Gay Tory MP urges party to stop ‘fighting’ LGBTQ+ community and ‘demonising’ trans people

Tory MP for Carshalton and Wallington Elliot Colburn.

Gay Tory MP Elliot Colburn has urged prime minister Rishi Sunak to stop “fighting” the LGBTQ+ community and “demonising” trans people if the party wants to win the next general election.

On Monday (2 October), at a fringe event during the Conservative Party conference in Manchester, Elliot Colburn said the Conservatives have to “drop this hardcore rhetoric and we have to drop it now”.

The MP’s warning comes amid the government’s continued failing of the LGBTQ+ community, with Suella Braverman being condemned recently for her “deeply disturbing” comments about LGBTQ+ asylum seekers, which sparked protests in London.

Colburn, the MP for Carshalton and Wallington, in Greater London, said: “I want to make one thing perfectly clear to our Conservative colleagues: we will not win the next general election fighting with the LGBT+ community. 

“I do not meet people on the doorstep who say: ‘You know what, I am struggling with the cost of living right now, my mortgage has gone up, I am worried about heating this winter, but I will forget all of that, as long as you stop trans people playing sport’. No one is saying that to me,” he added, according to the Huffington Post.

The next UK general election will take place no later than 28 January 2025.

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At a drinks reception hosted by the Kaleidoscope Trust, a UK-based charity focused on fighting for the human rights of LGBTQ+ people across the commonwealth and beyond, Colburn urged party colleagues to drop their hateful rhetoric.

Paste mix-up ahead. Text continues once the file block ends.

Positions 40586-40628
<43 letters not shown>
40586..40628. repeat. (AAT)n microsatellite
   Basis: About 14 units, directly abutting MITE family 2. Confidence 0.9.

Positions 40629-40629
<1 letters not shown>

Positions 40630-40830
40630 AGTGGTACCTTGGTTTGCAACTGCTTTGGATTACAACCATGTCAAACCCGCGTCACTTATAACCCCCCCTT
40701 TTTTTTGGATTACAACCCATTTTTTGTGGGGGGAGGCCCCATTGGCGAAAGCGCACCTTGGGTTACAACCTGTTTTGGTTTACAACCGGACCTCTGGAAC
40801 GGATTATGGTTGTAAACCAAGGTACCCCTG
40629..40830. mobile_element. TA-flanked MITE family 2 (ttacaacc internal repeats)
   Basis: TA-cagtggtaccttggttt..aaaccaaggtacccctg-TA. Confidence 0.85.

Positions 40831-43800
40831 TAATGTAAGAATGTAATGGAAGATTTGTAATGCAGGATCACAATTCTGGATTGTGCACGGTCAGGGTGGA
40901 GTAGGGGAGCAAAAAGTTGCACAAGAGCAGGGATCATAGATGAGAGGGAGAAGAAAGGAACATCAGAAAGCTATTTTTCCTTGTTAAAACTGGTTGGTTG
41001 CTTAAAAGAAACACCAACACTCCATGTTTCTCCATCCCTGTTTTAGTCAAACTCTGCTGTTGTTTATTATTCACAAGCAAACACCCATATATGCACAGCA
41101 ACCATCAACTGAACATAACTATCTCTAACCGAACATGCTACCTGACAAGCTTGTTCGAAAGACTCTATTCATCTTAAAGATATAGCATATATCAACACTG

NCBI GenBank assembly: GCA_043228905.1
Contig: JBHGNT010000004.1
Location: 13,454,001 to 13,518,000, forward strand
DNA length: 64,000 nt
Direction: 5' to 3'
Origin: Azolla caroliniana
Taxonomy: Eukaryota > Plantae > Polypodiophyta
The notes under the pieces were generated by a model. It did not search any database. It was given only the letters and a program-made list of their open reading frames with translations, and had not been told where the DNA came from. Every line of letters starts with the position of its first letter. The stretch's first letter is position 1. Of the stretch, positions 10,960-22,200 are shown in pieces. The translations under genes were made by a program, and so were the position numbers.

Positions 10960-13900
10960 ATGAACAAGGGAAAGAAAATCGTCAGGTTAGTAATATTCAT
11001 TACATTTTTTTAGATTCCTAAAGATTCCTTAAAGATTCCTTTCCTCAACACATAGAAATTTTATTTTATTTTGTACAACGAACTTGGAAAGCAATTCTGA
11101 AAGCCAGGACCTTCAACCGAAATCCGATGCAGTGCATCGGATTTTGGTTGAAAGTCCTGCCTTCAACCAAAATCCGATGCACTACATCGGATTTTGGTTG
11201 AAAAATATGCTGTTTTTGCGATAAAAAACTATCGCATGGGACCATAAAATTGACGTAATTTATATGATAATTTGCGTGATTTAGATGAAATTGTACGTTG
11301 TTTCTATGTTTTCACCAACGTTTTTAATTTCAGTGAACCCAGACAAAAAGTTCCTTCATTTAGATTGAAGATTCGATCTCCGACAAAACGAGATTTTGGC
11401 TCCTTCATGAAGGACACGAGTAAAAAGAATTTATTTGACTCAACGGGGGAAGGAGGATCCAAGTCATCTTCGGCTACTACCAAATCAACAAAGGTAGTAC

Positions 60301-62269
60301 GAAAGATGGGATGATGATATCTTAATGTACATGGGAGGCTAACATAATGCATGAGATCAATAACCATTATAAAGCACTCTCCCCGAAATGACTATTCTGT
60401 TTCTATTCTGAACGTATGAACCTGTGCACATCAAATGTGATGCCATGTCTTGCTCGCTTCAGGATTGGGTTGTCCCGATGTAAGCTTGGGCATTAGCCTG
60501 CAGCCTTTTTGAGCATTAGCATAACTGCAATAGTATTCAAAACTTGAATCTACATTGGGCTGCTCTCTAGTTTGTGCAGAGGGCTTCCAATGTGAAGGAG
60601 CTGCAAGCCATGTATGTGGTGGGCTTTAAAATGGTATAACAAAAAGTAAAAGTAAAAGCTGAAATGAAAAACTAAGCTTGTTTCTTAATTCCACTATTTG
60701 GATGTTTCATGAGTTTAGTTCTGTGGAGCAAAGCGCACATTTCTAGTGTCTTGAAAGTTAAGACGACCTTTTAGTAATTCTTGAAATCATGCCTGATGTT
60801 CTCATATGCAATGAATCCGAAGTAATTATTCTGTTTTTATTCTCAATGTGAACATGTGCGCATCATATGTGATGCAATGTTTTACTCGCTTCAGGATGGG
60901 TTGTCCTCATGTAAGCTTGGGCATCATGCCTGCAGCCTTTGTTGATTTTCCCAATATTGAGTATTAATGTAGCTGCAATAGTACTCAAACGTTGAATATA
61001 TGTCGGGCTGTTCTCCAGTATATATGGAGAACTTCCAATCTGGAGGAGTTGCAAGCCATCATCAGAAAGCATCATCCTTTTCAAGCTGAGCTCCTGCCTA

Rishi Sunak speaking at a conference.
Rishi Sunak. (Getty)

The MP, who in 2021 revealed he was sent a homophobic letter, said the party had come a long way since Section 28, which “we have rightly apologised for”. 

Section 28 banned what the Tories called the ‘promotion’ of homosexuality by schools and local authorities. The law was introduced under Margaret Thatcher in 1988 and was ultimately repealed in 2003.

In 2009, shortly before becoming prime minister, David Cameron issued an apology for the harm the legislation had caused, but its implications are still felt, with teaching around LGBTQ+ issues still a taboo topic in many schools.

“We have to drop this hardcore rhetoric and we have to drop it now. We need to stop demonising trans people. We need to stop fighting with the LGBT+ community,” Colburn said.

“We need to get back to that centre-ground and understand we are going to win the next election based on our values and on the economy, not by making a problem that doesn’t exist.”

His comments follow the government continuing to delay publishing guidance for schools on how they engage with trans pupils – guidance which is reportedly in breach of the 2010 Equality Act in its current form. 

The Conservatives have also been accused of dragging their feet on the outlawing of conversion therapy, with shadow equalities minister Anneliese Dodds recently accusing the government of ‘betrayal’ after reports suggested Sunak is set to make scrap the long-proposed ban.